Reporting Quality of Systematic Review Abstracts Published in Leading Neurosurgical Journals: A Research on Research Study

Tom J. O'Donohoe, Rana Dhillon, Tahnee Bridson, Jin Wee Tee

Research output: Contribution to journalReview ArticleResearchpeer-review

11 Citations (Scopus)

Abstract

BACKGROUND: Systematic review (SR) abstracts are frequently relied upon to guide clinical decision-making. However, there is mounting evidence that the quality of abstract reporting in the medical literature is suboptimal. OBJECTIVE: To appraise SR abstract reporting quality in neurosurgical journals and identify factors associated with improved reporting. METHODS: This study systematically surveyed SR abstracts published in 8 leading neurosurgical journals between 8 April 2007 and 21 August 2017. Abstracts were identified through a search of the MEDLINE database and their reporting quality was determined in duplicate using a tool derived from the Preferred Reporting Items for Systematic Reviews and Meta-analyses for Abstracts (PRISMA-A) statement. All SR abstracts that provided comparison between treatment strategies were eligible for inclusion. Descriptive statistics were utilized to identify factors associated with improved reporting. RESULTS: A total of 257 abstracts were included in the analysis, with a mean of 22.8 (±25.3) included studies. The overall quality of reporting in included abstracts was suboptimal, with a mean score of 53.05% (±11.18). Reporting scores were higher among abstracts published after the release of the PRISMA-A guidelines (M = 56.52; 21.74-73.91) compared with those published beforehand (M = 47.83; 8.70-69.57; U = 4346.00, z = -4.61, P < .001). Similarly, both word count (r = 0.338, P < .001) and journal impact factor (r = 0.199, P = .001) were associated with an improved reporting score. CONCLUSION: This study demonstrates that the overall reporting quality of abstracts in leading neurosurgical journals requires improvement. Strengths include the large number abstracts assessed, and its weaknesses include the fact that only neurosurgery-specific journals were surveyed. We recommend that attention be turned toward strengthening abstract submission and peer-review processes.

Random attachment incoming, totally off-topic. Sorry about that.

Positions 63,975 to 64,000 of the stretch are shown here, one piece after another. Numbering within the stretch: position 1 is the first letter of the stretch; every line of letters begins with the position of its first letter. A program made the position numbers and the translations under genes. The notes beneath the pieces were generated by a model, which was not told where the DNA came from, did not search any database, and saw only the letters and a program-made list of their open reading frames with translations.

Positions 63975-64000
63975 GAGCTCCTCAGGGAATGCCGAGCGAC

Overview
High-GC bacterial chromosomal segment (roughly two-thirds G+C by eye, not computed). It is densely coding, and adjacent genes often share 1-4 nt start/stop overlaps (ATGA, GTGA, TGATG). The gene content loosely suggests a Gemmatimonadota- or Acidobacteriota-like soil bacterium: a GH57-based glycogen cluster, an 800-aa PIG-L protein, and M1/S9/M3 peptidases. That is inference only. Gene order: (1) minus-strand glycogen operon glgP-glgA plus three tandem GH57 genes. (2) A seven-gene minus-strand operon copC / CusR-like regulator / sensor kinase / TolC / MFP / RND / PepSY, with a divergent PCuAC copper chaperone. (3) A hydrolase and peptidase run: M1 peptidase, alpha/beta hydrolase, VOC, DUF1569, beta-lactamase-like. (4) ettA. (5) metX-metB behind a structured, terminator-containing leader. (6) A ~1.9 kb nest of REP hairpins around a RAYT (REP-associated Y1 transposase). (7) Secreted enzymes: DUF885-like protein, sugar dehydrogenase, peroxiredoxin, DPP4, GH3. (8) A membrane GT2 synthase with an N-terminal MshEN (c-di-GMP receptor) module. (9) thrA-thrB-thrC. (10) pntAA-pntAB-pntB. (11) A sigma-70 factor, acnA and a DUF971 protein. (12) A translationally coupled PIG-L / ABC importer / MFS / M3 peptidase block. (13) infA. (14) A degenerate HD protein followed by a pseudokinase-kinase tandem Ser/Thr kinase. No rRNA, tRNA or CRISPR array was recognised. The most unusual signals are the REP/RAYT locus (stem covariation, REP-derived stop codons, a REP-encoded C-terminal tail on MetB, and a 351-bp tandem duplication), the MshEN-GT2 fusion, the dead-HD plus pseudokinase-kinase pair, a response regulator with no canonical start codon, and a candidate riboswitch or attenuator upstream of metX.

Original languageEnglish
Pages (from-to)1-10
Number of pages10
JournalNeurosurgery
Volume85
Issue number1
DOIs
Publication statusPublished - 1 Jul 2019
Externally publishedYes

Keywords

  • Neurosurgery
  • PRISMA
  • Reporting quality
  • Research on research
  • Systematic review

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